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Circumventing the Non-Appropriation Principle of International Space Law

About the authors: Priankita Das and Garima Khanna are fourth-year law students at Dr. Ram Manohar Lohiya National Law University, India.

Image by K-putt available here:


The unexplored bounds of outer space present many opportunities for ambitious and rapidly progressing space-faring nations and private entities to make their mark in outer space. However, the legal doctrine is still being developed and is not consistent with the transition from exploration to exploitation. This blog questions whether space-faring nations will ever successfully exploit resources in outer space and if they do, who gets to possess the legal ownership over them. The current Conventions are clouded by ambiguity on the issues of appropriation of resources extracted from the moon and other celestial bodies, but with ambitious non-governmental organizations laying down stepping stones for development in outer space, it is essential to clear the air pertaining to these complex matters. At a cursory glance, it may seem like these resources shall be acquired on a first-come-first-serve basis, but the consequence of that approach is deep-rooted in issues arising out of ignorance of basic customary international law. The most pressing concern is that the rights of developing nations might be overlooked, as their resources to reach outer space remain limited due to technological or economical incapability. An unequal allocation of resources may lead to territorial conflicts defeating the object and purpose of the Space Conventions for peaceful use of outer space.


One of the most fundamental principles of the Treaty on Principles Governing the Activities of States in the Exploration and Use of Outer Space (hereinafter “Outer Space Treaty”) and the Agreement Governing the Activities of States on the Moon and Other Celestial Bodies (hereinafter “Moon Agreement”) is the principle of non-appropriation, which essentially means that no object can become the property of any state or citizen. This principle aims to guarantee peace among state parties and prevent any occurrences of private disputes arising out of proprietary rights over the lunar surface. Its purpose is not to prohibit the use of lunar resources, but rather to provide free access to all state parties on a non-discriminatory basis. This indicates that the drafters of the Outer Space Treaty acknowledge the perks of giving access to mankind for purposes of exploring the unexplored bounds of space and simultaneously were aware of the colossal harm that could be brought to extra-terrestrial matter present on celestial bodies. Both the Outer Space Treaty and the Moon Agreement have provisions enforcing this specific principle. The non-appropriation principle creates certain obstacles for private entities that seek to gain monetary profits out of moon mining; however, there do exist certain loopholes that can be used by private commercial entities in order to circumvent this principle without the violation of any provision of international or domestic law.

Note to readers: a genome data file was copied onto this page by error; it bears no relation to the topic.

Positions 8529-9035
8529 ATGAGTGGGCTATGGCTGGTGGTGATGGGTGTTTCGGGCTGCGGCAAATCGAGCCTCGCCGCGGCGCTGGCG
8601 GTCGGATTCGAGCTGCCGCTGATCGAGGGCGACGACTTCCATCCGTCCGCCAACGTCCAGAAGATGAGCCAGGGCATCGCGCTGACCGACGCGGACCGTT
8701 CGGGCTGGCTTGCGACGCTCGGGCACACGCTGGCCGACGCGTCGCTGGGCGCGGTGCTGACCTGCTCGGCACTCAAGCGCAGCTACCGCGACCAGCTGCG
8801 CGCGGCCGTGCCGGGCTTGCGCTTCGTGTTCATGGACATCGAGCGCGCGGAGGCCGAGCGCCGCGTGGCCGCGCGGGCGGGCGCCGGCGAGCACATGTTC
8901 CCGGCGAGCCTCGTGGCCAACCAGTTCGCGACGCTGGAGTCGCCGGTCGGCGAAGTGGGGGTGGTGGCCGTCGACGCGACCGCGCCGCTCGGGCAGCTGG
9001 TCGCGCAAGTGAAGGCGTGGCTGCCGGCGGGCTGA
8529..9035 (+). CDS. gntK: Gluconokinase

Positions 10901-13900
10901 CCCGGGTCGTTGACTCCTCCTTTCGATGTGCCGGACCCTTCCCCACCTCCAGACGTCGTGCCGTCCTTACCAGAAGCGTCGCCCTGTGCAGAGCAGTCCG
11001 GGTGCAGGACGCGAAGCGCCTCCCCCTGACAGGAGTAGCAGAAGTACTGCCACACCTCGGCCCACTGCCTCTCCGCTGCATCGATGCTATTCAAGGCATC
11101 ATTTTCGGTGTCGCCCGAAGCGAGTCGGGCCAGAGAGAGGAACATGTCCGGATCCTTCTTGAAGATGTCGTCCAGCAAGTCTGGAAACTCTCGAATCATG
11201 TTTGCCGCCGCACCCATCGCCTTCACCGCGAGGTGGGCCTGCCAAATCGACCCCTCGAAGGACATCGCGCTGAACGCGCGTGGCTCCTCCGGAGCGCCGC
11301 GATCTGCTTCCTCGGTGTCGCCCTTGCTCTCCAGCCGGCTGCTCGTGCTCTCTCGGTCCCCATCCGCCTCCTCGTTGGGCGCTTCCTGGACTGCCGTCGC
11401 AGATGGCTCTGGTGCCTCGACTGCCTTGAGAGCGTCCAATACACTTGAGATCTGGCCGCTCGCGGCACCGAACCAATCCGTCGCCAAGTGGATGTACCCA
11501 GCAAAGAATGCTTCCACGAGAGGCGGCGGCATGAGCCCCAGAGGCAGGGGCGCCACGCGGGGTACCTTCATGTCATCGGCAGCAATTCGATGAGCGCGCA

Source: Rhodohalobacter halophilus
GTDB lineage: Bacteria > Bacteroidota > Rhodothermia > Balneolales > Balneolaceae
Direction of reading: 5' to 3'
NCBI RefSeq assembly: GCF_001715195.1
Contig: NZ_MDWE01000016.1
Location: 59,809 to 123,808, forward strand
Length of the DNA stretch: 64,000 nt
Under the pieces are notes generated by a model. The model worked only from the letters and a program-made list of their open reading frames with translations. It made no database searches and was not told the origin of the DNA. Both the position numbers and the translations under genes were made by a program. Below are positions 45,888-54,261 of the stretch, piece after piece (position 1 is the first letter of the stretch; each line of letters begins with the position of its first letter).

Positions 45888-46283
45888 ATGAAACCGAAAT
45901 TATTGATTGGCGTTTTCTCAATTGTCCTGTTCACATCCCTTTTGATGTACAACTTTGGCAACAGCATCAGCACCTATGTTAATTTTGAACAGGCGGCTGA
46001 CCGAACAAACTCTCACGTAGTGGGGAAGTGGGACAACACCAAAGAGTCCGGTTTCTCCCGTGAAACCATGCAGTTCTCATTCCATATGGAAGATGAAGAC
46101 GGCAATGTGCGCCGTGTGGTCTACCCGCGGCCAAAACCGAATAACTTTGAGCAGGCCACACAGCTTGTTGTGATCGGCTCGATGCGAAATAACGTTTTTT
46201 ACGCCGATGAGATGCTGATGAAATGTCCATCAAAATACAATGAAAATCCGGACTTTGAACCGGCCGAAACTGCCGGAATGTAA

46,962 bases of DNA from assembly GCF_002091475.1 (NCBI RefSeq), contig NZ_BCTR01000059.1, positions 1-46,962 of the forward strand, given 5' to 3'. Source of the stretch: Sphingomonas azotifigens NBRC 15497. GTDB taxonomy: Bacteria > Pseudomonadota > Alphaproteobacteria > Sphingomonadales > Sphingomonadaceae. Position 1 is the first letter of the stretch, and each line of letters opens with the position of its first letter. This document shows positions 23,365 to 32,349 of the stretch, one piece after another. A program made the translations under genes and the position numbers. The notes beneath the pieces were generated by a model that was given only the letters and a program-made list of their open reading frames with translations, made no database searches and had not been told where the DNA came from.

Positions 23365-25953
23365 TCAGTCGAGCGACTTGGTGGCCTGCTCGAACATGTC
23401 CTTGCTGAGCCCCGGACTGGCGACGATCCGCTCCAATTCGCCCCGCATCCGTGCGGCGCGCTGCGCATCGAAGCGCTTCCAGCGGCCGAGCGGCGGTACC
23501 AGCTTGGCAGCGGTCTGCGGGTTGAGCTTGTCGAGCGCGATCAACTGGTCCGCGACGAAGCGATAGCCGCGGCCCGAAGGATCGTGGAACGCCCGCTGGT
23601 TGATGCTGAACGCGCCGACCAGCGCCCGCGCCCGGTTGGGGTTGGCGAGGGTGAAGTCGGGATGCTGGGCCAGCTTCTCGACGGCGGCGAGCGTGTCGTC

The Outer Space Treaty [Article II] and Moon Agreement [Article 11(2)] state that the surface of the moon or any part thereof shall not be subject to ‘national appropriation’ by a claim of sovereignty, means of use and occupation, or by any other means. It is pertinent to note that the provisions only prohibit ‘national’ appropriation and are silent on the subject of appropriation by private entities. However, Article VI of the Outer Space Treaty categorically states that any activity conducted by a non-governmental entity in outer space shall come under the purview of the State’s jurisdiction and the State shall be responsible for the actions of the organization. Furthermore, Responsibility of States for Internationally Wrongful Acts also recognizes any person or entity as Organs of State under Article IV.